Delving further, funds within the U.S. large cap equity category are expected to distribute capital gains within a range of 4.5% to 6.0% of NAV. Large cap growth funds are poised to be at the higher end of this spectrum; while large cap value funds are expected to fall towards the lower end of this range.

Among a broad category of mid cap and small cap funds, the expected range of capital gain distributions is 3.5% to 5.0% of NAV. This broad category is a bit of a mixed bag. mid cap growth is expected to come in at the upper part of that distribution range, while mid cap blend and value are expected to be at the lower end. In the middle part of the range sit the small cap categories. Small cap growth and value are expected to distribute about 4%/NAV while small blend funds will likely come in just under mid cap growth.

Capital Gains – Looking at the broad categories

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Source: Russell Investments and Morningstar Direct, as of 11/27/2023. Categories based on Morningstar Category Group which includes mutual funds and ETFs (and multiple share classes). The average capital gain distribution % is calculated using the total capital gain distribution and respective pre distribution NAV as reported by Morningstar. % of NAV is calculated as (total capital gain distributions ÷ respective pre distribution NAV).

Taking a look at distributions across all asset classes, the fixed income categories capture our attention. Distributions are expected to be relatively small. But the question that needs to be asked is – why are fixed income funds distributing at all? After a "once in three generations" spiral of dramatic interest rate hikes in 2022, sizable capital losses were built up in fixed income assets, broadly speaking. The fact that a 1.5% distribution is expected in taxable bond funds and a 0.5% distribution in tax-exempt municipal bond funds is a tad surprising and a bit disappointing. You can use this information and data to identify which investments might not be aligned with your clients' taxable interests and needs and turn their attention to fixed income funds that take their after-tax wealth building needs into consideration.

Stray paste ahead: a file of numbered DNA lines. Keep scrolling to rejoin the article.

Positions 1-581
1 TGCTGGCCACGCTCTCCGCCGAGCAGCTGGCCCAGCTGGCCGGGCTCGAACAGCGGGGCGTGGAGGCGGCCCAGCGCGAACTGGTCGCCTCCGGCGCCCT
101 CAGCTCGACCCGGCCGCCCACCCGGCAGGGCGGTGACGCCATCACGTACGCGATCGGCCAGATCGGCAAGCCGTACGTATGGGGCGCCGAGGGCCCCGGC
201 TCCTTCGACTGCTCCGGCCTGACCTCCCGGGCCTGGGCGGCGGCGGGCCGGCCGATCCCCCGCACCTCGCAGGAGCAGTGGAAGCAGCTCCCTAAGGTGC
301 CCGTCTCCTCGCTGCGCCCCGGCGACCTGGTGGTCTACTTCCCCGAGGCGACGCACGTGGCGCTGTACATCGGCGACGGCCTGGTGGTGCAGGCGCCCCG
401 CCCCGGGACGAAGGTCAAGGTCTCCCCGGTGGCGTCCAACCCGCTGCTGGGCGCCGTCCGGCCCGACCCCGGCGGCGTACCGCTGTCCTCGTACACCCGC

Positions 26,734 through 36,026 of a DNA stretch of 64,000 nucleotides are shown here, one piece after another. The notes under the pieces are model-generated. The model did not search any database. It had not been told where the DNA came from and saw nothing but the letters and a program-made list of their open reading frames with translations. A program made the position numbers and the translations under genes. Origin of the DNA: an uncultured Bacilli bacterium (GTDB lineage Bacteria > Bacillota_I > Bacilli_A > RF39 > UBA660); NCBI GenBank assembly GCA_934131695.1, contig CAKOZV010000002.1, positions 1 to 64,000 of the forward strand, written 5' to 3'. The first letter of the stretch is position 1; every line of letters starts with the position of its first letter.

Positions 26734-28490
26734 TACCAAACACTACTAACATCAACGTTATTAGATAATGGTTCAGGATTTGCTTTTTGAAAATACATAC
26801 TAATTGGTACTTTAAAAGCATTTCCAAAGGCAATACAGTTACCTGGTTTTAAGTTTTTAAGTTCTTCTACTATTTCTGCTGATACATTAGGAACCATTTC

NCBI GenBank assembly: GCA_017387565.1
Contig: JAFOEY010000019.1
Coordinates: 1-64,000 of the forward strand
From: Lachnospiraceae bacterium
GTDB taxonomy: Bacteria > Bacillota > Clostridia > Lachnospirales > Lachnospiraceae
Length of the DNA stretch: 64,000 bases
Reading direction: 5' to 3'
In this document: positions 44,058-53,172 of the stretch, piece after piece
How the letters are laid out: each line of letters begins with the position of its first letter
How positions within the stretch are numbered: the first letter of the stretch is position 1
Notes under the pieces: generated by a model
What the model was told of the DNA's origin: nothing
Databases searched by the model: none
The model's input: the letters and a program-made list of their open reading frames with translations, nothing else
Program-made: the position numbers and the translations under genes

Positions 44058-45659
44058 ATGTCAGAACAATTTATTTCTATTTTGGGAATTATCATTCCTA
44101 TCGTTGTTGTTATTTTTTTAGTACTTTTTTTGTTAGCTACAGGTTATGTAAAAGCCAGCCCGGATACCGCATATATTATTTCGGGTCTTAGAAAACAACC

Beyond fixed income, international equity funds are expected to deliver relatively small capital gains distributions. Commodity and sector-based funds are expected to post distributions in the middle part of the overall range. Certain sector fund categories such as technology, real estate and financial services are expected to have higher overall distributions than the sector equity category average while infrastructure and defensive sectors are expected to be at the lower end of their respective range. At the upper end of the range is the non-traditional fund category: this includes funds focused on derivatives and long-short strategies. By their nature, these investment strategies tend to not be overly tax-efficient so their standing at the upper end of the range is not necessarily an outlier.

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Source: Russell Investments and Morningstar Direct, as of 11/27/2023. Categories based on Morningstar Category Group which includes mutual funds and ETFs (and multiple share classes). The average capital gain distribution % is calculated using the total capital gain distribution and respective pre distribution NAV as reported by Morningstar. % of NAV is calculated as (total capital gain distributions ÷ respective pre distribution NAV).